Holiness in Hopelessness
I am reading Pope Francis’ document on holiness, Gaudete et Exsultate (“Rejoice and Be Glad”), which was published earlier this year. But to be honest, I’m finding it really hard to be holy.
Economically, South Africa is struggling and ordinary people are finding it increasingly difficult to make ends meet. It is hard to give to others when we, ourselves, are counting every cent to get to the end of the month, if we’re lucky enough not to be in debt.
Socially, South Africans seem to have regressed. Where a few years ago we were celebrating the diversity of our rainbow nation, now our differences seem to be a cause of conflict.
Racist slurs keep making the news headlines, reminding us that we haven’t yet overcome the scars of our past, but neither do we seem to be interested in finding common ground where we can begin the process of healing.
Add to this the land reform issue, which has to be resolved in a meaningful way if we want to move forward as a nation. But what started as a series of proposals by political parties has become a turf war that is pitting ordinary South Africans against each other, resulting in more race-based politics, land grabs and even the interference of foreign leaders.
As a Church, the abuse scandal, accusations and counter-accusations leave me feeling angry and disappointed in the very people to whom I entrust my spiritual growth.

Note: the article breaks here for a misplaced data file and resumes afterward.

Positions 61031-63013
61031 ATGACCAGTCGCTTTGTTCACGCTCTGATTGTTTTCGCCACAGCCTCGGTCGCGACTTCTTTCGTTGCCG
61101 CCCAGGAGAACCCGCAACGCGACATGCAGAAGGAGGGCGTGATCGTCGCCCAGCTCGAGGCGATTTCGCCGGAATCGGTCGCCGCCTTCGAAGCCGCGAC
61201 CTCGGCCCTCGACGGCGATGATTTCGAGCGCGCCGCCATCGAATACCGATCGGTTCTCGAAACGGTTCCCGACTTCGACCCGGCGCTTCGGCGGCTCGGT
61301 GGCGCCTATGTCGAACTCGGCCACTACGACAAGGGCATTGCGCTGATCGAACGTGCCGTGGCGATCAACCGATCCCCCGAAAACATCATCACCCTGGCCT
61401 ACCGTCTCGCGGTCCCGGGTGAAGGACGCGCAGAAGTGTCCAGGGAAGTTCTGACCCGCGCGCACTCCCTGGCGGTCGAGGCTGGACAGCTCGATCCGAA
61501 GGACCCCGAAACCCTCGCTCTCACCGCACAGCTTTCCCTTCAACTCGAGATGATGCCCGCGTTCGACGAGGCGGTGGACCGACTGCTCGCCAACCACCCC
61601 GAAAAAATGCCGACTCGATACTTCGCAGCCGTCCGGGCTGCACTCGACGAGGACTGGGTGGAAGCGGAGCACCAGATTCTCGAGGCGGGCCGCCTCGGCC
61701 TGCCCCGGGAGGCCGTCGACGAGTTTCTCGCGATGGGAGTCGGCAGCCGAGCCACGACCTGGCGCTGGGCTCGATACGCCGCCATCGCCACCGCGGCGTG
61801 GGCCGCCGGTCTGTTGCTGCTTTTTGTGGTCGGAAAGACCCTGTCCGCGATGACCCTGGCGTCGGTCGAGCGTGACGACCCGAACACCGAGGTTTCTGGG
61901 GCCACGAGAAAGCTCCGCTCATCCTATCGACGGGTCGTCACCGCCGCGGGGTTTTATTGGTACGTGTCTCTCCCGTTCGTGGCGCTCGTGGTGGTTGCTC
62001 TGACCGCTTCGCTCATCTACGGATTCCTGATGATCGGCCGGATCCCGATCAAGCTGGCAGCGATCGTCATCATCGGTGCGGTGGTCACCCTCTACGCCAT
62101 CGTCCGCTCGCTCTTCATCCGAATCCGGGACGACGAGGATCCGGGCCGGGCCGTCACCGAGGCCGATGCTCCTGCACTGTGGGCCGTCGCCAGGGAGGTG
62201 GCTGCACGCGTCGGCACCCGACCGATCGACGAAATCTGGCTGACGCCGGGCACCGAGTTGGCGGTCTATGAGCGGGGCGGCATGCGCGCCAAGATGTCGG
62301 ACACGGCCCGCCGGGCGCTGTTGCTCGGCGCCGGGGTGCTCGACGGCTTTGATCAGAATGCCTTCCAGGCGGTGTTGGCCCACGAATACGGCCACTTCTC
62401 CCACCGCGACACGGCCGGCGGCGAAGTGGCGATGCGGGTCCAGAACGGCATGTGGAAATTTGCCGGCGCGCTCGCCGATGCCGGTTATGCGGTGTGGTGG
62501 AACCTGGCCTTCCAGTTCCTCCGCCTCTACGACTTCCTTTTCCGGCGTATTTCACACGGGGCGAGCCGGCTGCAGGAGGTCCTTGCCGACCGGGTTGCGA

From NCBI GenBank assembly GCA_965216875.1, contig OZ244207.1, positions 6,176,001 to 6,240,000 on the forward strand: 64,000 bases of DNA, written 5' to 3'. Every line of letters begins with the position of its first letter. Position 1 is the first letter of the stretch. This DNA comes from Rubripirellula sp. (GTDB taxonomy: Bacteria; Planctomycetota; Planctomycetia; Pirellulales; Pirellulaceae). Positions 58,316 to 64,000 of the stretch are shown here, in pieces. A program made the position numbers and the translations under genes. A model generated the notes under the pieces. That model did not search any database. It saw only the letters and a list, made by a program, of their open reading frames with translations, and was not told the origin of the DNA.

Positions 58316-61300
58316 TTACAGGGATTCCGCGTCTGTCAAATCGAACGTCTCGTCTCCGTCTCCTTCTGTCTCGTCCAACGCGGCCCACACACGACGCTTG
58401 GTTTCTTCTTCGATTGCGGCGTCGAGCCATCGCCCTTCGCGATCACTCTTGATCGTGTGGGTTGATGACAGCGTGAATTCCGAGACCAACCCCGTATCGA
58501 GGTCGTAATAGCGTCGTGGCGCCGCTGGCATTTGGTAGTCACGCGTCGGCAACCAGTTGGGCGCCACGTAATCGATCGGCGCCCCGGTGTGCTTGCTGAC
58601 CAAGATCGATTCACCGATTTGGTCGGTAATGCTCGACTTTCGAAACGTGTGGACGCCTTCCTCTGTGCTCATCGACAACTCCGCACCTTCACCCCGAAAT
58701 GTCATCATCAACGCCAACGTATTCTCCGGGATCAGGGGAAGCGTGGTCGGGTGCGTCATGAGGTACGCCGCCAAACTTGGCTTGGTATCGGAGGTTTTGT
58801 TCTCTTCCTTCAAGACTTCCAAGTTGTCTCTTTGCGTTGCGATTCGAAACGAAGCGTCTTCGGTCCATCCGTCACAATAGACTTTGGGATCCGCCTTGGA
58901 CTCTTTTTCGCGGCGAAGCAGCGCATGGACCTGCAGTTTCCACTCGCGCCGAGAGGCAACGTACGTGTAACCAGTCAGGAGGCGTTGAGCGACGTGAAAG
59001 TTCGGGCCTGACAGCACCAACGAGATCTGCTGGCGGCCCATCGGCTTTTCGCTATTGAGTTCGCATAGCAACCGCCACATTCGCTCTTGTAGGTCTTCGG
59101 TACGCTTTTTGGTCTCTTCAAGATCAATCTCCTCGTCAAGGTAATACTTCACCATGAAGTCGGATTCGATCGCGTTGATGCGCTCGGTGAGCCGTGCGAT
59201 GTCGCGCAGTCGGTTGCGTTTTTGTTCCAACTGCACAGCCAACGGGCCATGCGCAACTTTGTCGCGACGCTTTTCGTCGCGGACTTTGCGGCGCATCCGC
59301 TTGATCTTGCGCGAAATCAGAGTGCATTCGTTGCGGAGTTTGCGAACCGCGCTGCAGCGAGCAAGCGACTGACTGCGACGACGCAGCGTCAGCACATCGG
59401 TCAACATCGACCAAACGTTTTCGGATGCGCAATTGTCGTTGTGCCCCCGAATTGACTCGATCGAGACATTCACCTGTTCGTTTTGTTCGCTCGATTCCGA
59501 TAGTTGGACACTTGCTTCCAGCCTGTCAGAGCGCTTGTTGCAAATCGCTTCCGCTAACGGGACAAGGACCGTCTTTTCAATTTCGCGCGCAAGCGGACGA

I know that the wonderful priests and Church members who have accompanied me throughout my life are nothing like the people who committed these terrible crimes. Yet, the seed of doubt is planted: can I trust even the members of my own community?
Against this backdrop, being holy seems much harder than the parochial example Pope Francis gives at the start of his encyclical—to refrain from gossiping, to have patience with one’s children, to say a kind word to a poor person. This simple world of home and community seems so far removed from the chaos I open my eyes to every morning.
Not even the words of St Teresa Benedicta of the Cross quoted in the text are of much comfort: “The greatest figures of prophecy and sanctity step forward out of the darkest nights.” As I eat my breakfast and scroll through the morning’s news, my first reaction to the day is hopelessness, not holiness.
Hopelessness and holiness. Perhaps this is the place to start
Hopelessness sees no way out of the darkness. Holiness seeks out the good even in darkness.
Hopelessness dwells on past pessimism and transforms it into a pattern for future actions. Holiness trusts in a different future.
Hopelessness holds onto its nothingness. Holiness embraces possibility.
Hopelessness is rich in its futility. Holiness accepts its poverty.
In chapter three of the encyclical, Pope Francis interprets the Beatitudes as an expression of holiness through poverty.
The “poor in spirit” do not have the security of the rich but experience a “holy indifference” that brings “radiant inner freedom”.
The meek are an “expression of the inner poverty of those who put their trust in God alone”. The humility of the meek is holiness.